Have you started planting yet? Then there is time to do something abstract, not directly related to the country chores. For example, get acquainted with the history of familiar gardening tools. Today I suggest you pay attention to the tool, which is not so common among summer residents. It will be about the scythe.
Now not all summer residents have a scythe at their disposal, preferring a trimmer, or even a lawn mower. To work with a scythe, you need to have a knack. Yes, and there is not enough space between the beds to stretch properly. And for lawn care, a scythe is not the most convenient tool, because it was invented for other purposes. However, let’s see where it came from among other agricultural tools.
From the Neolithic to the present day
The scythe as a tool for foraging was very important for the farmer: one cow needs about 5 tons of hay for the winter. And if the farm has a lot of cattle? But the hand scythe, which is familiar today, does not have such a long history as a hoe or a shovel.
A scythe is a cutting tool. Pointed stones, bone plates, and other materials popular in the stone age are not suitable for its manufacture. Therefore, tools that can be more or less easily cut grass, began to appear only with the development of metallurgy, by the end of the Neolithic era-between the VI and IV millennia BC. And before the invention of the tool familiar to our contemporaries was still very far away.
Today, the word scythe is associated with an ordinary scythe known as a hand scythe. But this type of agricultural equipment for mowing grass or harvesting grain is only a few hundred years old. The manual scythe knife has a rather complex shape, and it requires high-quality steel for its manufacture.
The first tool to facilitate harvest and laying-in of fodder for cattle has become a reaping knife — hammer. It was much easier to make an ancient blacksmith than a scythe knife.
The sickle has a narrow and long curved blade, sharpened on the inside and having notches to facilitate cutting. The metal knife is mounted on a short wooden handle. The venerable age of the sickle has not changed its appearance or reduced its popularity among farmers. Today, sickles look about the same as in ancient images, and are still widely used. However, from the main tool for harvesting grain, it has become a tool of the gardener. It is convenient to cut grass or weeds under bushes or in other places that are inconvenient for the trimmer.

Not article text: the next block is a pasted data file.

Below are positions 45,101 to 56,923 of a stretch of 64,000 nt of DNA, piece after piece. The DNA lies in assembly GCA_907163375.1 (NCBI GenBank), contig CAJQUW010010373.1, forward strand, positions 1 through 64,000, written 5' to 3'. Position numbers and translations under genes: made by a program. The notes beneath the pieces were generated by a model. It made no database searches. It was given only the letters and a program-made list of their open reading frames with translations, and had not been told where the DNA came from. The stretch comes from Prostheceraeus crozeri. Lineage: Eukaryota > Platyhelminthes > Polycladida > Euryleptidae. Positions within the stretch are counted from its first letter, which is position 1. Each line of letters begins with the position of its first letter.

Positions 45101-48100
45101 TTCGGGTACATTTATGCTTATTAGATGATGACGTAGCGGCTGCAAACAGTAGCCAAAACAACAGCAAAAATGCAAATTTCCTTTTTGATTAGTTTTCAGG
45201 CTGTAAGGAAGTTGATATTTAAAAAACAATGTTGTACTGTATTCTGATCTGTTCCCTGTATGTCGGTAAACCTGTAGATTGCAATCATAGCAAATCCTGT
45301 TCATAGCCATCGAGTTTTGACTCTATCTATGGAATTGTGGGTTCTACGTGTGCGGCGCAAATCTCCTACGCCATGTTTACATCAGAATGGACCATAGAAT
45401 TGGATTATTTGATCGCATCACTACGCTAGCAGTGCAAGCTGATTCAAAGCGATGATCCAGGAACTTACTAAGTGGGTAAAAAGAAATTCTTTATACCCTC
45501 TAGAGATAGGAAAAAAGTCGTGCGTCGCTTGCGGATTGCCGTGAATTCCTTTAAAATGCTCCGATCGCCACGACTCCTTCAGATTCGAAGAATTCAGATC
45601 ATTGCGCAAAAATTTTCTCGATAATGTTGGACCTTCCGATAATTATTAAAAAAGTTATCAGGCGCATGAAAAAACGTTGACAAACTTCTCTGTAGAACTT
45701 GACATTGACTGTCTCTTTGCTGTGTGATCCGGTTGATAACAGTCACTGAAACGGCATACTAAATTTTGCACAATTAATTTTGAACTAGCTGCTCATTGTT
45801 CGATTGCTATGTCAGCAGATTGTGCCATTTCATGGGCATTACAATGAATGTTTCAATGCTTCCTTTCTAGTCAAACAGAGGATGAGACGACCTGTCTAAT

Scythe with a short and curved handle
A scythe with a short and curved handle is another type of tool that can be used to cut grass stalks. It resembles a large sickle on a long curved handle. Work it bent, mow, alternately turning the tip to the left and right.
Before the appearance of the scythe-rack (modern scythe, which is worked standing up, straightened to full height), the scythe with a short and curved handle was the tool that farmers used to harvest tons of hay. And now it is also in demand for mowing in difficult conditions: on slopes, forest clearings, areas with hummocks.
Before the advent of the modern scythe (which is worked standing up, straightened to full height), the scythe with a short and curved handle was the tool that farmers used to harvest tons of hay. And now it is also in demand for mowing in difficult conditions: on slopes, forest clearings, areas with hummocks.
With the development of blacksmithing and agriculture itself (the expansion of cultivated areas), the spit also changed. In Europe, archaeologists date the appearance of these tools with long handles to the III-IV century. A tool that closely resembles a modern scythe can be seen in a miniature depicting the month of July in the agricultural calendar of the monk Vandelbert of Prum (813-870).
Modern scythe has a long (from 50 to 100 cm) knife. The ancestors measured the length of the blade “in the hands” — in the number of hands that can take hold of the blade. Therefore, they said “five-handed scythe” or “ten-armed scythe”. Today, braids are distinguished by numbers: # 5-50 cm, # 6-60 cm, and so on. The blade of the scythe is slightly bent inward, has a stiff edge along the outer edge, which thickens near the base — the “heel”. At the back of the blade heel blade by means of a ring and wedge fasten to a wooden handle — the snath. The wedge allows you to change the angle of the blade relative to the mower to adjust the tool to the height of the mower and the manner of mowing. And also under the conditions-the height and stiffness of the grass.
A small handle is made in the middle part of the body for easier holding of the tool. Its position depends on the growth of the mower. Usually the handle is movable and can be fixed at different heights. In Europe, the handle is often fixed permanently, and in addition, there is an additional handle at the top. Currently on sale products with the metal snath, a knife is attached with screws.
There are two types of braids. Both of these tools are equipped with shorter blades than the usual one. It also has a shorter stalk (only about 1 m) and no additional handles.
In fact, both of these varieties are variations of the braid with a short and curved handle. The streamer is used for cutting down bushes and other obstacles. Previously, it was used for mowing grass for animals “for now”, around the house, to set the cattle feed in the evening.
The scythes can also be attributed to the machete. In our time, this large knife (often with a curved end) is most often perceived as a weapon — at least in Europe and America. And it wasn’t invented to deal with the walking dead or just bad guys, of course.
In tropical countries, machetes are used for harvesting crops such as sugar cane. It is also suitable for clearing areas of lush jungle vegetation.
Here is such a complicated history of the scythe turned out. Does your farm have this tool? Share your experience using it in the comments.